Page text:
Surprised by Kylemore Abbey

Leaving County Clare was not easy. Seeing the beauty of the Cliffs of Moher and the phenomenal wildlife coupled with the raw beauty of the coast made it difficult to believe that Ireland could continue to amaze me in more intense ways than it already had.

Oh, how little did I understand Ireland.

As we drove north toward Ballina (County Mayo), we passed through some beautiful landscapes.

We stopped for lunch in Gallway, which I wasn’t very impressed with at the time. I described it in my journal as being “like most cities” with “chain restaurants with their own parking lots.” I’m sorry, Galway! My more recent trip hit me very differently and I enjoyed the scenery very much. However, as an 18 year old in 1997, I found Galway to be very tedious.

Excerpt from my journal about Galway

Our weather this day was beautiful – sunny and warm. The sun does just as much for the beauty of Ireland as the rain. The greens in contrasts with the deep blues of lakes in the valleys of hills and mountains dotted with white sheep seems to shine even brighter beneath the clear skies. We drove most of the day, but I didn’t mind because of the beauty of the scenery.

While we were driving we caught sight of something that made us literally stop in our tracks – Kylemore Abbey. We decided to investigate, knowing nothing about this beautiful castle in the middle of nowhere on the edge of a lake. We were surprised to find out that Kylemore Abbey is one of the more famous places in Ireland.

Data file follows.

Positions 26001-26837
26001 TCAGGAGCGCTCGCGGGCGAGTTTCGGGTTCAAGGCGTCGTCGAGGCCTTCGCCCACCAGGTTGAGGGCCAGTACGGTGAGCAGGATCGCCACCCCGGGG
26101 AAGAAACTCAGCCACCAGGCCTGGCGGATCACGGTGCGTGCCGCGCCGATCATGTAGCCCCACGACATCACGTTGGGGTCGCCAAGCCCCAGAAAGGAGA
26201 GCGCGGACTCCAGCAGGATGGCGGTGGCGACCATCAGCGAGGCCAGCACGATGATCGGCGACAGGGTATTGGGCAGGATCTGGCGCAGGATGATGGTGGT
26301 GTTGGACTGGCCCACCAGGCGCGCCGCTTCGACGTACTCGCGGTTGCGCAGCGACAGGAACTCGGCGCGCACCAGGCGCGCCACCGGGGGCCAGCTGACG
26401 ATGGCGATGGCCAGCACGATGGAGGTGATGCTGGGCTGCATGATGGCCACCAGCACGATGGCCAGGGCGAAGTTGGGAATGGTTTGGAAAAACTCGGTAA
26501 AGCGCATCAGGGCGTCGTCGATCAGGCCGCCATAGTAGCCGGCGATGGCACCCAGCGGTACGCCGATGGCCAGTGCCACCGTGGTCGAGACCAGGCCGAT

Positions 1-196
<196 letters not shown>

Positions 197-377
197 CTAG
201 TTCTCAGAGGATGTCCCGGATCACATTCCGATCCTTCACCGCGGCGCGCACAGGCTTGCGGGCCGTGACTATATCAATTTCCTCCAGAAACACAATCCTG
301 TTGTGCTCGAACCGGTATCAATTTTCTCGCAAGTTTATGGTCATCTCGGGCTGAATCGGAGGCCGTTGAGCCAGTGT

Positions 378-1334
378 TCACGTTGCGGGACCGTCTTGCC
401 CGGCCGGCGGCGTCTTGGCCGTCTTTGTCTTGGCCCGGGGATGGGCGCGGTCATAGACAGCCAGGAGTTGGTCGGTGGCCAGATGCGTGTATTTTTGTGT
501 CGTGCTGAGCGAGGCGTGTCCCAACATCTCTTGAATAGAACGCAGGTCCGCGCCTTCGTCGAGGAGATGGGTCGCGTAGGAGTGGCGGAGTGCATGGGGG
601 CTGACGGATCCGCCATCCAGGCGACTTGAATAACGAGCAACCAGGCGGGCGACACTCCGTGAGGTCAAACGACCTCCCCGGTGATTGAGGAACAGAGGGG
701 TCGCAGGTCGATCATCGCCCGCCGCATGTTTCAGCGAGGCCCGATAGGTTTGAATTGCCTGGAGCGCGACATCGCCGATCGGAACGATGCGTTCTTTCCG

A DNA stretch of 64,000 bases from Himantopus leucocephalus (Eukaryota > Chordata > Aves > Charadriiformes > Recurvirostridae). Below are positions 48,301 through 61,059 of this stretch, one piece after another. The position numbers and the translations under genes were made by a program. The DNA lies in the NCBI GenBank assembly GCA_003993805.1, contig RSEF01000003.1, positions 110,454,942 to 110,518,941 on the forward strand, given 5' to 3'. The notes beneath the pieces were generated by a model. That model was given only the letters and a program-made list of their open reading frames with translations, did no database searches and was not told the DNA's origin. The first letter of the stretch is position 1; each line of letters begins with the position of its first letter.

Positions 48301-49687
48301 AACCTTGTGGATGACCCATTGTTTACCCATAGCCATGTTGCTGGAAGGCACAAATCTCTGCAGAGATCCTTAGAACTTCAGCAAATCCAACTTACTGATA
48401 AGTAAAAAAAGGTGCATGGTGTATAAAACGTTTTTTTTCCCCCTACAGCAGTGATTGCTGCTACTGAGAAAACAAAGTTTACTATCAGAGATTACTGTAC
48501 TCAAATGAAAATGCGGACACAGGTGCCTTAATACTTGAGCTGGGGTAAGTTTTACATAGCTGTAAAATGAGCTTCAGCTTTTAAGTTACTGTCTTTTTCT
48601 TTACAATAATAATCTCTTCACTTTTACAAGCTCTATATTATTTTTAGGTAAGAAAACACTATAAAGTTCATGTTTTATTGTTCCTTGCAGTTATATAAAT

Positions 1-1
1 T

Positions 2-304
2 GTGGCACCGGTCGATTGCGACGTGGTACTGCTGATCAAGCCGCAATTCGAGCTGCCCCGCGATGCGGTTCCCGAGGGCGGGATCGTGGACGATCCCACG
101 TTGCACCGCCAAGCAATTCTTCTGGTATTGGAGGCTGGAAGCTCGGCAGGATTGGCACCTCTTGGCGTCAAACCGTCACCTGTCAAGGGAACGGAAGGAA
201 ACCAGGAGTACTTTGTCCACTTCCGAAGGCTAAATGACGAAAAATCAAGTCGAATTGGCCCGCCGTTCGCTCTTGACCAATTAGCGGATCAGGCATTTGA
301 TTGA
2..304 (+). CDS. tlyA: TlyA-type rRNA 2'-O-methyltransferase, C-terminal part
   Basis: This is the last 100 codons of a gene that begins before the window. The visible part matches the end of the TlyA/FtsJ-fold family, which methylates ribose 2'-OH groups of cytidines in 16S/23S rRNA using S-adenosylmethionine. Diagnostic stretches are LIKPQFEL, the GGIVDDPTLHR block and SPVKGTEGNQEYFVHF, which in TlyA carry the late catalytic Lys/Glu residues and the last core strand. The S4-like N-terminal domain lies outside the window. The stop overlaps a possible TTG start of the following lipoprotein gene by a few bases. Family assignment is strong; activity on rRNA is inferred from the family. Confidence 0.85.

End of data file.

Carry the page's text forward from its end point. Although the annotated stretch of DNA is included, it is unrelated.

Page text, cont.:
Originally the home of a wealthy family, the castle eventually became the home of nuns who were displaced during World War 1, and they’ve been there ever since. Indiana connection: The have a partnership with the University of Notre Dame (South Bend, Indiana) for their study abroad program!

About a mile up the mountain behind the abbey is a giant statue of Christ with his arms outstretched, as if inviting people to the abbey. Unfortunately we couldn’t go up there because we needed to get to Ballina before dark, so we left fascinated by what we had happened upon.

In Ballina we stayed at Ashley House bed and breakfast which appears to still be operational, though it does not have it’s own website. TripAdvisor has a listing, though with very little information.

The host told us that Ballina was having a festival and that evening was “international night”, so we went into town. The center was blocked off to traffic and different sections were set off as different “countries.” The US section had classic cars from the 50s and a miniature Statue of Liberty. I don’t remember this, but my mother told me that they even had “hotdogs”– but they didn’t taste ANYTHING like actual hotdogs (which is probably a good thing in my opinion). France had an Eiffel Tower and can-can dancers. Germany had an oompah band and copious amounts of lederhosen. It was quite a night!

I checked online and Ballina still has the Salmon Festival– and as of April, it is still planned for the second week of July. Dear Ballina, I hope that you get to have your festival this year because I enjoyed my one night of it!


Other posts in this series:

The Gift that Launched A Thousand Trips

Dublin: love at first sight

Powerscourt: Surprised by Beauty

Glendalough: My First Love

Waterford: More than Crystal

Blarney: Everything but Kissing the Stone

Kenmare and the Ring of Beara

From the Disappointing to the Magnificent

In Shadows and Sunshine